Every October police departments all across the county promote Domestic Violence Awareness Month, which is odd considering how many of the boys in blue go home and beat their families black and blue.
From Steven Thomas’ previous article about the subject:
According to several organizations, including the Battered Women’s Support Services, police-involved domestic violence is 4x that of the national average. The National Center for Women and Policing states that 40% of police households experience some type of domestic violence, versus 10% for households with no police connections. Even the wildly popular pro-police website, PoliceOne.com, talks about police involved domestic violence and how police departments can combat the problem.
Even though 1 in 4 heterosexual men in the U.S. (that’s 30 million men) report experiencing rape, physical violence, and/or stalking victimization by an intimate partner, the primary narrative is that women are the victims of domestic violence and men the victimizers. The fact that law enforcement officers are nearly 90% male and 4 times more likely to abuse their partners and families than the general population probably also plays a role in who they are likely to perceive as the aggressor in a domestic violence call.
This is a fact a soldier in Florida seemed very well acquainted with since he took the precaution of using a GoPro to film an encounter with his abusive ex-wife. The ex can even be heard in the video saying that she was going to tell the police he assaulted her. He probably would have been the one going to jail if not for the video below.
The accepted narrative of males as aggressors might also drive police officers to automatically arrest men during these calls since those charges would be more likely to stick than if they arrested the women involved. This is complicated by states with “shall arrest” domestic violence statutes that are looked upon as quota-fulfillment opportunities by cops. An infamous post on Reddit from an ex-cop explain both shall arrest and the kind of citation-chasing activity it can factor into:
Yeah, we have “quotas”. They are ‘unofficial’ but you get shit duties if you don’t pull in so much money for the department per month. So, what that means is, say it’s the 30th of the month and you haven’t met your quota.. That means you pull over someone (preferably black, since they are less likely to fight it or sue) who is ‘doing 55 in a 54’ and give them a ticket.
Also, I’m lucky enough to work in a ‘shall arrest’ DV state. Which basically means that, if we get a domestic violence call against you for any reason what so ever, we are required to arrest SOMEONE. It doesn’t matter if a neighbor who hates you calls, and when we show up you are the only person home, we are still supposed to arrest you. I’ve literally been yelled at by a superior because some asshole called in a DV against his neighbor who he had a land dispute with, and I refused to arrest the guy because his wife wasn’t even in town when we got there (she had been out of town on business for a week…). It doesn’t matter to the higher up’s, because once you are arrested for even a bullshit reason, it’s money getting pumped into the system.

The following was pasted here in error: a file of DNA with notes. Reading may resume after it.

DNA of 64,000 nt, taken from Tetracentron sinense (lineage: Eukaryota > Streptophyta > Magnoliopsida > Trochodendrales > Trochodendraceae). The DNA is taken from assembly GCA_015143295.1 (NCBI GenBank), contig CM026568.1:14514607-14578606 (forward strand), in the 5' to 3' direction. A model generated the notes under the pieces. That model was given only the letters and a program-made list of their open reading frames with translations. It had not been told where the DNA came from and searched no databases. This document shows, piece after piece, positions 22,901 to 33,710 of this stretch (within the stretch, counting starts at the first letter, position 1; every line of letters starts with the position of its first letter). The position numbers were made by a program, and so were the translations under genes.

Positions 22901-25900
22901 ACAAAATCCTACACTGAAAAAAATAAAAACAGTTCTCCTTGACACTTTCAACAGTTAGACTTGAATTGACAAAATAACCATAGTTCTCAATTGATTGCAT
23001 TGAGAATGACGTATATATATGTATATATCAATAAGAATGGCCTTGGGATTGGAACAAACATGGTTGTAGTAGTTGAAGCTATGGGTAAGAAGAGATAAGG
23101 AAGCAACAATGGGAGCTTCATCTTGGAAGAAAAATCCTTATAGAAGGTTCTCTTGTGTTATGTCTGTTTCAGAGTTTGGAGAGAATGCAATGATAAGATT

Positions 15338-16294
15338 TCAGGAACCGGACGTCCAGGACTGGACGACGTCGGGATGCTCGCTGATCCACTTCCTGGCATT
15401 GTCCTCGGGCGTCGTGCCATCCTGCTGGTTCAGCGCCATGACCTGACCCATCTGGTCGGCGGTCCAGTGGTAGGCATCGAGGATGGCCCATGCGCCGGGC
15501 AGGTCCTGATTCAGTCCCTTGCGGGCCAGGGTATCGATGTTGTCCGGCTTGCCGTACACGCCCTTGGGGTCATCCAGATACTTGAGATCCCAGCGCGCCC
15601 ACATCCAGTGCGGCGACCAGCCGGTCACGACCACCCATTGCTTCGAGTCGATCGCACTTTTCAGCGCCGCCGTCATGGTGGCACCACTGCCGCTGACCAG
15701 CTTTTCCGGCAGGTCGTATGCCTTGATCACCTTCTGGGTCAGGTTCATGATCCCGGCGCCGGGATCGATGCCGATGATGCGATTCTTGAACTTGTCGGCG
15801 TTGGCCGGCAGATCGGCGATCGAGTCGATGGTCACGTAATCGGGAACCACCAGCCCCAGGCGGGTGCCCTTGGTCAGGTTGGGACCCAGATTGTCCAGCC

Of course that’s an anecdotal report from an unverified source, but ticket quotas are a well-established practice in law enforcement, and any law that mandates an arrest regardless of whether the responding officers think a crime actually occurred or not would automatically increase the number of citations that they would issue.
Discussing how these laws can lead to law enforcement abuses does not in any way deny that domestic violence is a serious issue that deserves to be addressed, or that it is much more frequently experienced by women at the hands of men. It does illustrate how laws can have serious unintended consequences. However, even worse than enabling citation-chasing, and false arrests, a “shall arrest” statute may have cost at least one Virginia man his life.
Here’s former Fairfax County police officer, turned current Fairfax County Sheriff candidate, Bryan Wolfe, discussing the Virginia law in a debate last month:
Police were called to the Springfield residence of John Geer on August 29, 2013, for a domestic incident that involved Geer tossing the belongings of his long-time girlfriend out onto their lawn after learning that she was moving out and taking their two teenaged daughters with her. There was no violence committed against anyone and Geer spoke calmly and rationally to the responding officers for nearly an hour, until Officer Adam Torres inexplicably shot and killed him as he stood in the doorway of his townhouse.
It has been pointed out numerous times that Geer had committed no crime that day. So why were police officers so insistent that he come out of his house when they could have left after establishing there was no threat of violence? I believe the responding officers wanted Geer to come outside so that they could arrest him under the “shall arrest” statute.
The police department certainly did its best to convince the public Geer was a dangerous domestic abuser in the aftermath of his death, describing the incident alternately as a “barricade” situation and a “standoff”, reporting the number of firearms he had in the house – omitting the fact that all but one had been responsibly locked away in a safe. It’s a strategy with staying power since uninformed cop apologists in the area still to this day falsely malign John Geer as an abusive spouse who was killed in the midst of a violent episode.